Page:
Sandys’ Compound: In the heart of Bhagalpur civil station, there is a large tract of land that is locally referred to as Sandys’ Compound. At one time this whole area formed the compound of the residence of Teignmouth Sandys, who was the Judge of Bhagalpur around the middle of the 19th century. He belonged to the Indian Civil Service, though the nomenclature had not been fashioned till then. He was recruited as a Writer, like many others before and after him. William Tayler of Patna fame was his contemporary. Educated and promising youngsters from England were appointed as Writers, something like probationary Assistant Collectors and Magistrates, and rose to become Supervisors/Collectors if entrusted with revenue functions or as Judges if utilised for judicial work. Sandys belonged to the first batch of Writers nominated in 1826 for the qualifying examination in 1827.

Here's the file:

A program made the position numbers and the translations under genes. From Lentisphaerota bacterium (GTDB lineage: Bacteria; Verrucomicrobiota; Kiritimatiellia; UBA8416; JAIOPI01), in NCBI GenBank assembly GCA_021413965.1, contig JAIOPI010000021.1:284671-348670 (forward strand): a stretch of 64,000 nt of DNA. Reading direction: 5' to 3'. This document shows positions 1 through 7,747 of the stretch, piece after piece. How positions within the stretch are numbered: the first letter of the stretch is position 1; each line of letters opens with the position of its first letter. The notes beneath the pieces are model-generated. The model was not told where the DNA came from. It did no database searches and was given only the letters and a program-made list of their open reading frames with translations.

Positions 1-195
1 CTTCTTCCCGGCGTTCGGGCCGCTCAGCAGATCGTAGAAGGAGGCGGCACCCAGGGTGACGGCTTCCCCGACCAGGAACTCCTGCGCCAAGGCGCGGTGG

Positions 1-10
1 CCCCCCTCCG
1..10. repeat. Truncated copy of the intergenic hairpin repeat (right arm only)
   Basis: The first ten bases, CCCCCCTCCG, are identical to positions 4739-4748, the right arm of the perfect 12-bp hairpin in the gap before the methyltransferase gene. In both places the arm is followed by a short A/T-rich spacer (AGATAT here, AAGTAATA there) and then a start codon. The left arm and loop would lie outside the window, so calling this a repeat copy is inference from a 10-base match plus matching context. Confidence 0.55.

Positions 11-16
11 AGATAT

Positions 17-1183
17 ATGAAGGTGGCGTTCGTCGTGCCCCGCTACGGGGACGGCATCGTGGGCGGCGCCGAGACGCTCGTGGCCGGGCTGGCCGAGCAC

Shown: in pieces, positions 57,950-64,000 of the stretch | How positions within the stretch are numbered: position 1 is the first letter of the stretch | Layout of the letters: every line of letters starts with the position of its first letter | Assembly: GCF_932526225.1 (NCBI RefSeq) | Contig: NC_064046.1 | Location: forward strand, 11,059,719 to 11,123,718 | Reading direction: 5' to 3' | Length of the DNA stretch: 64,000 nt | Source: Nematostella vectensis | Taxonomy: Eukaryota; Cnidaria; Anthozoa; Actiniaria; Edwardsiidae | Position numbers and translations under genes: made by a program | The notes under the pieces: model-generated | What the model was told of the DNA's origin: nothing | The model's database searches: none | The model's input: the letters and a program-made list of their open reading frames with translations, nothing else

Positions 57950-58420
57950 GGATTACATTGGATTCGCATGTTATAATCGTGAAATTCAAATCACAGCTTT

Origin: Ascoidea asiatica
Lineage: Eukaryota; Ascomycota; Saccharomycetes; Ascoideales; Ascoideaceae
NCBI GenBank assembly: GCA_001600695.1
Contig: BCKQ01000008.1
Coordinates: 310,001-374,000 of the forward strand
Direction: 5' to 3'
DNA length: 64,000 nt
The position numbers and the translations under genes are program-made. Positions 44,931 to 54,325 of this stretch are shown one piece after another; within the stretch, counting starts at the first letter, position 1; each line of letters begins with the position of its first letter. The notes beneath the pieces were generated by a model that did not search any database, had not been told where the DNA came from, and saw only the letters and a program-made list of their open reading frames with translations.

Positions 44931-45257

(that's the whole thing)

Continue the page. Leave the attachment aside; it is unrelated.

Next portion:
Revelganj: This is an inconspicuous town in Saran district in north Bihar. Situated 12 km west of the district headquarters town of Chapra, it is served by road and rail. Unlike some other places with European names, it is well known that Revelganj was named after Henry Revel. The East India Company posted Revel as the Collector of Customs at Chapra. It may be recalled that at that time, in the absence of satisfactory road and rail transportation, the East India Company carried on the bulk of trade and commerce by the river route. Revel realised the value of having a proper Custom House to earn revenue for the company so he set up one at Godna in 1788. A market grew around it and in no time the place developed as an important river mart. Revel appears to have been resourceful as well as kind-hearted and became a legend in his lifetime for his humanitarian and charitable acts. His memory was held in such repute that his grave was considered a shrine and his name invoked on occasions of calamity and adversity. It stands in front of the Eden bazaar alongside the Chapra-Guthni road. Tarapada Mukherjee, a local zamindar and lawyer, gave the place a facelift and was also instrumental in establishing a municipality in 1876 by combining the twin revenue villages of Godna and Semaria and, as it’s first vice-chairman, had the new township named Revelganj after Henry Revel.